President Donald Trump is expected to receive European Commission President Jean-Claude Juncker on July 25. Juncker will visit Trump in an effort to heal divisions between the U.S. and Europe, following the NATO summit meeting where Trump declared the EU a trade “foe” of the U.S. Trump told CBS News: “I think the European Union is a foe, what they do to us in trade. Now, you wouldn’t think of the European Union, but they’re a foe.” In addition, Trump recently told French President Emmanuel Macron that he should leave the EU in order to strike a better trade deal with the U.S. Trump has also been a cheerleader for Brexit -- the departure of the United Kingdom from the EU.

There are reports that France is concerned that the European Union is becoming too cozy with Trump, while Germany is seeking to shape Juncker’s offer to the United States. European Commission Secretary-General Martin Selmayr -- a German -- is believed to support his homeland’s plan of sending Juncker to the White House with three separate offers for Trump to consider. However, Juncker is not allowed to initiate formal discussions without the approval of EU members, and thus will only make political signals to Washington.

Ambassadors of the 28 EU member states met today to debate what offers Juncker should take in his briefcase to Washington. Both France and Germany are anxious for a trade deal in the wake of Trump’s threats to impose 20 percent import tariffs on European cars if the EU is unwilling to pull down its own tariffs and trade barriers. “Based on tariffs and trade barriers long placed on the US and its great companies and workers by the European Union, if these tariffs and barriers are not soon broken down and removed, we will be placing 20 percent tariff on all of their cars coming into the US. Build them here,” Trump tweeted this week. 

According to a statement from the European Commission, Juncker will “focus on improving transatlantic trade and forging a stronger economic partnership” during his time in Washington. It added, “The two leaders will discuss the deep cooperation between the European Union and the United States government and institutions across a wide range of priorities, including foreign and security policy, counterterrorism, energy security and economic growth.”

For its part, a statement from the White House appeared somewhat less conciliatory and left out any mention of  “deep cooperation.” It reads: “The two leaders will discuss a wide range of priorities, including foreign and security policy, counterterrorism, energy security and economic growth.”

At a Wednesday press conference, Juncker said that he "would like to make the U.S. president understand" that "The European Union and its single market are indivisible." Juncker -- a  former Luxembourg premier -- was asked for his response to Trump's bid for bilateral trade deals. "All the efforts to divide the Europeans are in vain," Juncker said.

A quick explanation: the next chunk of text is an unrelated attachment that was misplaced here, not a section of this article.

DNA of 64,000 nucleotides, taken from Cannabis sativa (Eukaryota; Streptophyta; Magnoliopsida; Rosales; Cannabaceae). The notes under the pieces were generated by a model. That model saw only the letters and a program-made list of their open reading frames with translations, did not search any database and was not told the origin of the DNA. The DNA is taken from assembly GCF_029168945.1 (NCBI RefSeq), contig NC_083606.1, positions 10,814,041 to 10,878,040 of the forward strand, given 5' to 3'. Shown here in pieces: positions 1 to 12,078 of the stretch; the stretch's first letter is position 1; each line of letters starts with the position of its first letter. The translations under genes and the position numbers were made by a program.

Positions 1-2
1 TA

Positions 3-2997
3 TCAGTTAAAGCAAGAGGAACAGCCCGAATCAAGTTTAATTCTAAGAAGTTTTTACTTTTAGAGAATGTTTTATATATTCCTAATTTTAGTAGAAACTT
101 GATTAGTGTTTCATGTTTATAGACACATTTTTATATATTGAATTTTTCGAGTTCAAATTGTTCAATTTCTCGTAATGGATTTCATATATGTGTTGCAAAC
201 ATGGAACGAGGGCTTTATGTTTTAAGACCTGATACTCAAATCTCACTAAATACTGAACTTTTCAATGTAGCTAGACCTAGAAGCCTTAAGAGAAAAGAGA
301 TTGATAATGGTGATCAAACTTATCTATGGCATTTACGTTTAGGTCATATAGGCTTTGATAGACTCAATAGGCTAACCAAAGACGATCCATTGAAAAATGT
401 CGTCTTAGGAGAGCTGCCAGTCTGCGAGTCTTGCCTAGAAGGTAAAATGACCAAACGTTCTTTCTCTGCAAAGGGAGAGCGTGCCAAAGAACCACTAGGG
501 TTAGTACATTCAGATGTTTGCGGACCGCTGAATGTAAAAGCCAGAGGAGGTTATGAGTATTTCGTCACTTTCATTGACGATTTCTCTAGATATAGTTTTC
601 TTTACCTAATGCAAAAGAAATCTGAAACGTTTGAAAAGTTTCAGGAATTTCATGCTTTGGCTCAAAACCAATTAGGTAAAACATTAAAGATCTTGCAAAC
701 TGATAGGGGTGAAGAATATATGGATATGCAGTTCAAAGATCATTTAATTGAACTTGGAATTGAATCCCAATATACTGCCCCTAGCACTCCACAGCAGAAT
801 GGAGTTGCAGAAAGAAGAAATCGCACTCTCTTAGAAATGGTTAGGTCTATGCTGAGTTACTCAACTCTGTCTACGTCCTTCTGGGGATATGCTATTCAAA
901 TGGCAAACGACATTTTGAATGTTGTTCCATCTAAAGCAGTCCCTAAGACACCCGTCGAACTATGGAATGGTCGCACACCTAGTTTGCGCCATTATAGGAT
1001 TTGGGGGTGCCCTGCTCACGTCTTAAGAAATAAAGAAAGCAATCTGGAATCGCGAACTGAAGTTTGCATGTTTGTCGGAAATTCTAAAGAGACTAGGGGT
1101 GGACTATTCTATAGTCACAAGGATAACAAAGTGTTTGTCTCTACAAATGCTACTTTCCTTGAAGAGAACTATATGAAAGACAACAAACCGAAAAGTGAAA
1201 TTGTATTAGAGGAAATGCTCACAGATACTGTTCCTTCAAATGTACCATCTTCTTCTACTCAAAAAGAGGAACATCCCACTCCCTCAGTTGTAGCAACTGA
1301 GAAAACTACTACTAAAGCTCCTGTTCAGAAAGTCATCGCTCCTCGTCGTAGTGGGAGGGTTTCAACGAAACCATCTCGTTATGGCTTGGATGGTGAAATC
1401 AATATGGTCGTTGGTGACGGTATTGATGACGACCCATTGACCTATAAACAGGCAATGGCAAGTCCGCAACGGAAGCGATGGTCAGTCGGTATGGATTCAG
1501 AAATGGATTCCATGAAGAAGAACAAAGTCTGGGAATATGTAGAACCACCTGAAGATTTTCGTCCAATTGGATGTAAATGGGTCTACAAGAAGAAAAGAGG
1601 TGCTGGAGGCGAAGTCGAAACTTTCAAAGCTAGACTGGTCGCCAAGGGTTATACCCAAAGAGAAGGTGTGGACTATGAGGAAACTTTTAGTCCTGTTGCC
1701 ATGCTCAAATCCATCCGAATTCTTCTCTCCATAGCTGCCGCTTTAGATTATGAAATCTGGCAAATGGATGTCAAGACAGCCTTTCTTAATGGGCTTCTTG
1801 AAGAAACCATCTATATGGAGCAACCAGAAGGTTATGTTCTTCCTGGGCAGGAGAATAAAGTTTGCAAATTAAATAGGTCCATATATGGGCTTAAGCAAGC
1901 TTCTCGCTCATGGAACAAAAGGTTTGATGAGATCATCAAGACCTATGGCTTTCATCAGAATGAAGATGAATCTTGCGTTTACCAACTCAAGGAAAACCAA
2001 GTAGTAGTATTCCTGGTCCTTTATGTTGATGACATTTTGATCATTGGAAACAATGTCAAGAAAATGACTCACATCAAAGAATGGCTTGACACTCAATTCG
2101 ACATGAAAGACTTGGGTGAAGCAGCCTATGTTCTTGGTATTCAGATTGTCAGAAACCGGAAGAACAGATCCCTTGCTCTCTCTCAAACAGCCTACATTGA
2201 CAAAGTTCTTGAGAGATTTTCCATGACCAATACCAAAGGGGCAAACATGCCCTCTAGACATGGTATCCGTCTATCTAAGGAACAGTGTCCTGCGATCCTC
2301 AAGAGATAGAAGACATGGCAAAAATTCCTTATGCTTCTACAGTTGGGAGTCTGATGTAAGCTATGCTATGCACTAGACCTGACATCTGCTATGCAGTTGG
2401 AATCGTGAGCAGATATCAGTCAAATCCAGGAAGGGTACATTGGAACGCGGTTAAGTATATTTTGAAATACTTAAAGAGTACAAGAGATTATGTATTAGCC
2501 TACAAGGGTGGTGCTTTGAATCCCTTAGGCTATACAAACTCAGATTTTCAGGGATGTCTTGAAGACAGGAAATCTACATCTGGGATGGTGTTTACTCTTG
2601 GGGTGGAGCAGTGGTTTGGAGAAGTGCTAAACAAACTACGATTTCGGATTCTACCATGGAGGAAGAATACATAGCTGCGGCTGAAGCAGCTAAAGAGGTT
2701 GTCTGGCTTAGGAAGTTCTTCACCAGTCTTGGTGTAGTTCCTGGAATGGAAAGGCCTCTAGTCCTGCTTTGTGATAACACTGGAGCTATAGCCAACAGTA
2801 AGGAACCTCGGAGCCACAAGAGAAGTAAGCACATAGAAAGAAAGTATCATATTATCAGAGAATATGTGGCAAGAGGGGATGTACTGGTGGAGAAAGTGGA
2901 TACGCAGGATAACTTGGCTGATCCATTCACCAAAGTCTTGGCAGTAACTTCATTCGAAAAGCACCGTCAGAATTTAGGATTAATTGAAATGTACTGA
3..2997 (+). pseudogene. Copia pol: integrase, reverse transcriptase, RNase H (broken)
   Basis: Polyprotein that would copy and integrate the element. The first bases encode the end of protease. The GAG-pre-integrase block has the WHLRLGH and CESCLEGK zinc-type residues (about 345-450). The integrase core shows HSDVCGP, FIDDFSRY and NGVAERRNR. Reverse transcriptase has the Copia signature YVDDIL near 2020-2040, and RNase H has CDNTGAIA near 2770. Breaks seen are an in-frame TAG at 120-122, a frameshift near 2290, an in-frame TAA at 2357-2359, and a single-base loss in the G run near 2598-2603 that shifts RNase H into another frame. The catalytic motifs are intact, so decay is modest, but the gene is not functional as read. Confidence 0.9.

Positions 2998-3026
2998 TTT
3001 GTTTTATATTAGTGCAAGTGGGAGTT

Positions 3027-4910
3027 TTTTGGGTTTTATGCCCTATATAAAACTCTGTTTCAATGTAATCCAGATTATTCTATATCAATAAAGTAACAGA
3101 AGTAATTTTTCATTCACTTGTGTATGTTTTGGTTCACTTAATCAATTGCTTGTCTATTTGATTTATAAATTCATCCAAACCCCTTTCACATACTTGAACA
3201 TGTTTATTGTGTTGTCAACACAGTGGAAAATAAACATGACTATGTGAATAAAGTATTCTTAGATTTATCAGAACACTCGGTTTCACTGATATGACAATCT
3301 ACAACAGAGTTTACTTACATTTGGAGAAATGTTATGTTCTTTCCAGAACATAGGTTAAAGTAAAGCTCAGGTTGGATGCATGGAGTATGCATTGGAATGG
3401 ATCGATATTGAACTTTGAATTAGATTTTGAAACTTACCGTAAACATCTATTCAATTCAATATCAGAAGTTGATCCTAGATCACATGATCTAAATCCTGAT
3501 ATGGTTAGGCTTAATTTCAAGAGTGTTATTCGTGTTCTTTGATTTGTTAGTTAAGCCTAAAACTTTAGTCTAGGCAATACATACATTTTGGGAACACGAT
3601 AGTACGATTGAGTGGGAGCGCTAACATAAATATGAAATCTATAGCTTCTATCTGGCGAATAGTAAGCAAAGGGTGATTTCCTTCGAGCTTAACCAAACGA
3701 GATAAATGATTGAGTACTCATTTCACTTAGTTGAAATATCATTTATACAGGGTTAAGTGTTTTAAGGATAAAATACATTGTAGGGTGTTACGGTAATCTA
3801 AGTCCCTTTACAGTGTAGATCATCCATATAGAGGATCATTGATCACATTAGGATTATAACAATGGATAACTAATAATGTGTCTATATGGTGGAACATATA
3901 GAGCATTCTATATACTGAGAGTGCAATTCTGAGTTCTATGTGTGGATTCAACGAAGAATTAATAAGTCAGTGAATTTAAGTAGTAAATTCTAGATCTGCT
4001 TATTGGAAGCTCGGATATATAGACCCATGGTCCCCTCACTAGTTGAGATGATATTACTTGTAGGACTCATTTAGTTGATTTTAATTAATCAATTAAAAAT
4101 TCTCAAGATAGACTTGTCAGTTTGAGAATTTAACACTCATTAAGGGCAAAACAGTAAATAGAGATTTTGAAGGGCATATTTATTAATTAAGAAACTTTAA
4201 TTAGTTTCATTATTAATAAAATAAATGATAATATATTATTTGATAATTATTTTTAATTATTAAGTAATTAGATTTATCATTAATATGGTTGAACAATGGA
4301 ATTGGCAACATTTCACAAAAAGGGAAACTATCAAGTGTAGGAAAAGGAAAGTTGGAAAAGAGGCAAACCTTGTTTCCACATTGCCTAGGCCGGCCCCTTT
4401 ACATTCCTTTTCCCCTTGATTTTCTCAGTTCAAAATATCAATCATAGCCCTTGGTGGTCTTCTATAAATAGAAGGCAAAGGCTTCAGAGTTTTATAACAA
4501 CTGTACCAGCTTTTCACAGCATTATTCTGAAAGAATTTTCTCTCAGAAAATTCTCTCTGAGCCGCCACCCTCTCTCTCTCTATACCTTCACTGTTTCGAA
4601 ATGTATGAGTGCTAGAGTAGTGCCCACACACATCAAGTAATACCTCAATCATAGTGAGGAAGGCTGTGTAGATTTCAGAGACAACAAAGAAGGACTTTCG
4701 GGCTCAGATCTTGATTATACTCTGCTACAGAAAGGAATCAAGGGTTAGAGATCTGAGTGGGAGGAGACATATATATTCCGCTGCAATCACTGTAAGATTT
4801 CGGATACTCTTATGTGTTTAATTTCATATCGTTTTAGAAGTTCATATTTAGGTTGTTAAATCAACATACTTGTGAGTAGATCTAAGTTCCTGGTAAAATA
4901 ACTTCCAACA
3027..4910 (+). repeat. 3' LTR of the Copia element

"It seems to me all these efforts to have bilateral ties, which must take place between our partners and the commission and therefore the EU, must be better explained," he added.

"I go there calmly," he said.

Europeans fear that Trump shows no compromise regarding his "America First" policies. In March, Trump imposed duties of 25 per cent on steel imports and 10 per cent on aluminium, while giving temporary exemptions to the EU and some other close trading partners. However, the exemptions were eliminated in June. When the EU retaliated with tariffs, Trump announced that he may impose steep levies on European automobiles. 

Another source of friction are the differences between the U.S. and the EU on Iran. Trump has threatened European companies with fines if they continue to operate in Iran. AFP reported on Tuesday that a French official said that American officials rejected a request by France, Germany, United Kingdom, and the EU to exempt their companies operating in Iran from the sanctions. Trump reimposed significant sanctions after pulling out of Barack Obama’s signature deal of 2015 that ostensibly sought to curb Iran’s nuclear weaponization program.
 

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Spero News writer Martin Barillas is a former US diplomat, who also worked as a democracy advocate and election observer in Latin America. His first novel 'Shaken Earth', is available at Amazon.

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